How Do You Set Up a Retirement Plan For Your Business?
Determine Your Plan Type: You’ll need to decide on the retirement plan type that will work best for your business. To do this, you’ll want to think about factors such as your number of employees, budget, and retirement goals.
Select Your Plan Administrator: You have to choose a plan administrator to handle the day-to-day operations of your retirement plan. This could be a financial institution (ex: Fidelity) or a third-party administrator.
Create Your Plan Document: You’re required to develop a plan document that outlines the details of your retirement plan. This can include eligibility requirements, contribution limits, and vesting schedules. This document should comply with relevant IRS rules and be updated regularly.
Communicate Your Plan to Employees: You must communicate the details of your retirement plan to your employees. This may be done through a meeting, email, or provision of printed materials.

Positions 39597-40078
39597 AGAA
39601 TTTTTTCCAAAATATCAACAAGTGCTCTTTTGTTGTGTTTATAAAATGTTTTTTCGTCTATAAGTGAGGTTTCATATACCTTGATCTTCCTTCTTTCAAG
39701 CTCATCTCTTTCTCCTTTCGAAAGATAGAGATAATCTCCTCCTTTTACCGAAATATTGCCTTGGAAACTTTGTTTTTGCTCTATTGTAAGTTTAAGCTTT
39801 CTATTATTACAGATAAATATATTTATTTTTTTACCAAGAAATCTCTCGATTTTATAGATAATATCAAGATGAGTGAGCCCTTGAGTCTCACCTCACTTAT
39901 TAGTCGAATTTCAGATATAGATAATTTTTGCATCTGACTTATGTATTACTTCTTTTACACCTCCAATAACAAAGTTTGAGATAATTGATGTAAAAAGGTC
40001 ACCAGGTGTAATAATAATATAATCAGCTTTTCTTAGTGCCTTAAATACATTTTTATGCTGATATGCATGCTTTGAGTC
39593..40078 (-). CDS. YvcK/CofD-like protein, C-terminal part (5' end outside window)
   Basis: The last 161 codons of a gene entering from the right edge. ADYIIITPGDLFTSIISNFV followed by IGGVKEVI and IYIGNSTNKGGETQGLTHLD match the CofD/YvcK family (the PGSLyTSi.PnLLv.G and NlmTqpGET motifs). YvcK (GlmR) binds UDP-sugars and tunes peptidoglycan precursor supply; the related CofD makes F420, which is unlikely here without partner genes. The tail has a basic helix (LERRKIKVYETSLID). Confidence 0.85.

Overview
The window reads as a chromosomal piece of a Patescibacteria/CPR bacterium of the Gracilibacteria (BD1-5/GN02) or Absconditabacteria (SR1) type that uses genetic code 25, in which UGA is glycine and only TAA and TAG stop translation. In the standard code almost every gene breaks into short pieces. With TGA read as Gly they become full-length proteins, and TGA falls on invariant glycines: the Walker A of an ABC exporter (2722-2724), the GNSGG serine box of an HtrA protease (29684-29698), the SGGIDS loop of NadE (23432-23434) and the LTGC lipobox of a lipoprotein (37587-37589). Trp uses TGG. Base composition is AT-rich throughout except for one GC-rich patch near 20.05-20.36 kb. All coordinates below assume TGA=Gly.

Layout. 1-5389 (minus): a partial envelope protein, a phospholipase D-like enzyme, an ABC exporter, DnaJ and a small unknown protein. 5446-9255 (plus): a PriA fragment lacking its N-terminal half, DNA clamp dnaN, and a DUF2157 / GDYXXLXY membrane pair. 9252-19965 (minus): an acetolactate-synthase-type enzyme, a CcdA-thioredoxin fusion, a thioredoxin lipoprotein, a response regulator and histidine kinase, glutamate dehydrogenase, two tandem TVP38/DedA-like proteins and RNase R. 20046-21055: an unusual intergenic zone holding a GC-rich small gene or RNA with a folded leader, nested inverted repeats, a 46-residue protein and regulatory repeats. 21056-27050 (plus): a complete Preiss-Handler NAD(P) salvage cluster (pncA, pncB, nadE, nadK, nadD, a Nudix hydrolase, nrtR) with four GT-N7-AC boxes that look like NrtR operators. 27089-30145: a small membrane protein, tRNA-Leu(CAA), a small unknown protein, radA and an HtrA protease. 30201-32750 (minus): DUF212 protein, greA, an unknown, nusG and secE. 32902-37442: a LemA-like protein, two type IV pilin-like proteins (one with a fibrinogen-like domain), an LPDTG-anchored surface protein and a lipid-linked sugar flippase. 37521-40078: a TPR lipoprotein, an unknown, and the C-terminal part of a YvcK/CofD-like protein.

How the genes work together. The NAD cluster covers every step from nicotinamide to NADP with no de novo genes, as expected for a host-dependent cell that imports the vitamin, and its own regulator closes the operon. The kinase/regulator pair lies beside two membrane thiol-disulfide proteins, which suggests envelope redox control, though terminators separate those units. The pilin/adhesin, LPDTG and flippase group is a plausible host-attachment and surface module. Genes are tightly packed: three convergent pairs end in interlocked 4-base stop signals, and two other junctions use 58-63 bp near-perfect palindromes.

Set Up Your Plan: Once you’re ready, it’s time to set up your plan with your chosen administrator, including the necessary accounts for employees, investment options, and payroll deductions for employee contributions.
Monitor Your Plan: The business owner needs to monitor the retirement plan regularly to ensure it remains in compliance with IRS regulations, evaluate the plan’s performance, and make any necessary adjustments.
How Fischer Can Help You Further
At Fischer Investment Strategies, we understand how important preparing for retirement is for employers and their employees. That’s why we’re here to help you take full advantage of the benefits provided by the SECURE Act 2.0.
If you’re interested in finding out if a Starter 401(k) plan is right for your business, please don’t hesitate to reach out to our experienced team.
You can call us directly at our Westlake office at (805) 418-7686, or our San Clemente office at (949) 433-7768. Feel free to also schedule a complimentary consultation at a time that works best for you.